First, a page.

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Prints a list of ip that tried to login on SMTP/IMAP/POP3/etc.
Can be used in a firewall script, e.g. to avoid logging broadcast packtes.
Get the hour and greet the user!
Make sure you add this to your bashrc, for a pleasant hacking experience!
enable each bash completion that you have installed at your system, that's very nice ;)
Maybe not the quicker because of the sort command, but it will also look in other man sections.
updated with goodevilgenius 'shuf' idea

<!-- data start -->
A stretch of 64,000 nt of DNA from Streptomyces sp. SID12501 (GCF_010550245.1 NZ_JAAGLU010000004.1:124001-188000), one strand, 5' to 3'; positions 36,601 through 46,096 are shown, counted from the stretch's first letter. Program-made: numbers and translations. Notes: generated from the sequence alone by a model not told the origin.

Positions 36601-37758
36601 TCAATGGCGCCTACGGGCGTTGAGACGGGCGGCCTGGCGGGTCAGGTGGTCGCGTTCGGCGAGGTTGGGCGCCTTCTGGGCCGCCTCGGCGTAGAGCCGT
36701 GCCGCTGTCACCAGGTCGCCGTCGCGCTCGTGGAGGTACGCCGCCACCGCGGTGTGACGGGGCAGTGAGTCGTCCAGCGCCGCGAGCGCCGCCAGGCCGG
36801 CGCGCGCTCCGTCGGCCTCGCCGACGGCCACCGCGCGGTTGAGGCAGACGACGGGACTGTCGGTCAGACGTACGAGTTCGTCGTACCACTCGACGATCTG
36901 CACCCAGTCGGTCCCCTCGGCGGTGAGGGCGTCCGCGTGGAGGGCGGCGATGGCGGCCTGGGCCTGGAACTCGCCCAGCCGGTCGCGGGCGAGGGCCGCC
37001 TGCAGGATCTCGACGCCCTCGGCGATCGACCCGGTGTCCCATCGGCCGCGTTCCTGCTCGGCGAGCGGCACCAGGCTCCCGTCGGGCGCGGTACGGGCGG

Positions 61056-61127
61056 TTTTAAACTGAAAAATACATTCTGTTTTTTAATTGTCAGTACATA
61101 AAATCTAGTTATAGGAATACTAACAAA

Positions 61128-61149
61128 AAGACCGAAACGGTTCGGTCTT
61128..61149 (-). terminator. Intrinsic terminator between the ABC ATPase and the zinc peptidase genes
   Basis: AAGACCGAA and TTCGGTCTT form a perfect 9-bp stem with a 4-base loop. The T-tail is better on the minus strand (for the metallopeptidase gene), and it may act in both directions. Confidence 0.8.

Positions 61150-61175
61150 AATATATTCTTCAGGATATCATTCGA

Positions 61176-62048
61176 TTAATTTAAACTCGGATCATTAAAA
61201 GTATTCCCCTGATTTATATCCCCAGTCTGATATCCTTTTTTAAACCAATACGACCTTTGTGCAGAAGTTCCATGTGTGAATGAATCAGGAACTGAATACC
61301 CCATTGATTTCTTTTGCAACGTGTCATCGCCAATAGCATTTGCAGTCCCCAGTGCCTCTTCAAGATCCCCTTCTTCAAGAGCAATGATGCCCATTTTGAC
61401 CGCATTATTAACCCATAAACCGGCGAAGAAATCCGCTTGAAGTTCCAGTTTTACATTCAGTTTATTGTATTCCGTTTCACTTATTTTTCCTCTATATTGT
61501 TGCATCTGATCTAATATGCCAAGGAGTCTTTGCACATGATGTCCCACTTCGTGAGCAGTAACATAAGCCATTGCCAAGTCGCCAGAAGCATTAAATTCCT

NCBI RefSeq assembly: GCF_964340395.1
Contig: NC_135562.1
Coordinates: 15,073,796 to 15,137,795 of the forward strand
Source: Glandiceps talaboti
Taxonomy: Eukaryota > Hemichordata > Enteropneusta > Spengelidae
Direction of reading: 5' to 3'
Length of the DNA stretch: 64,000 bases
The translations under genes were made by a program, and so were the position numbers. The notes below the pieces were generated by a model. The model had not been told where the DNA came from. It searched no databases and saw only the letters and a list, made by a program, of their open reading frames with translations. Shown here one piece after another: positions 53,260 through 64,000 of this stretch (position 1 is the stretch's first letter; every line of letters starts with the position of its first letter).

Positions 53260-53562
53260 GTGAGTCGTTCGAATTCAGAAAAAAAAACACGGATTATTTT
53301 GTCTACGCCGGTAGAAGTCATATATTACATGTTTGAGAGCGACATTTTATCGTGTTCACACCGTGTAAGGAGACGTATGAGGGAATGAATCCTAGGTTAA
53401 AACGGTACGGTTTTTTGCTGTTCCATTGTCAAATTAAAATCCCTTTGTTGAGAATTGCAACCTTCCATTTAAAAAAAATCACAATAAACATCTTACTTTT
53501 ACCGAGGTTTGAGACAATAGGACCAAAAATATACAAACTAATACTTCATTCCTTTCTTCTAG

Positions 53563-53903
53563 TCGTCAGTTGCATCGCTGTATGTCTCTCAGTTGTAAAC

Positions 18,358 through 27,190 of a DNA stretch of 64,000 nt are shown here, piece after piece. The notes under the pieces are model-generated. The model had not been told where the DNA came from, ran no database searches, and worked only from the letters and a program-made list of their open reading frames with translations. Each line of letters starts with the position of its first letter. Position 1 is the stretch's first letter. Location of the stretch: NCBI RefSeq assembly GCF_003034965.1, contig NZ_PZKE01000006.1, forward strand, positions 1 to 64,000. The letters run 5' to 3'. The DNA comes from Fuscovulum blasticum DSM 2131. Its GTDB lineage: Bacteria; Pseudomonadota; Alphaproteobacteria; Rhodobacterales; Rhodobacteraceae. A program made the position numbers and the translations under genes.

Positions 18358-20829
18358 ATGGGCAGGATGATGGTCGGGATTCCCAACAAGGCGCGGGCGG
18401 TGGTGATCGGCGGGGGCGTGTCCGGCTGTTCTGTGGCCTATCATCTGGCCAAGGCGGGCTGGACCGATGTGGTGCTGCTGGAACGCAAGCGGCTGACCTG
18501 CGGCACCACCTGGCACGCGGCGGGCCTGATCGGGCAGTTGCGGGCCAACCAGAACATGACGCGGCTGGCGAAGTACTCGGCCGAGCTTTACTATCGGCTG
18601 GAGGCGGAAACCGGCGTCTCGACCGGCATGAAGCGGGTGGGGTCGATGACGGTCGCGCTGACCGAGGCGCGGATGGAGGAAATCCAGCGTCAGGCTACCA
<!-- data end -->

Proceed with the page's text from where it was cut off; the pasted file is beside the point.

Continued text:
I just wanted a simple DNS request.
Because host and nslookup commands are not on all systems, we use getent instead.
Thanks aulem for that tip.
Gets the authors, sorts by number of commits (as a vague way of estimating how much of the project is their work, i.e. the higher in the list, the more they've done) and then outputs the results.
There is a common command for outputting a field or list of fields from each line in a file. Why wouldn't you just use cut?
Most systems (at least my macbook) have system users defined, such as _www and using "users" for example will not list them. This command allows you to see who the 'virtual' users are on your system.
I've been using it in a script to build from scratch proxy servers.
Simple and easy. No regex, no search and replace. Just clean, built-in tools.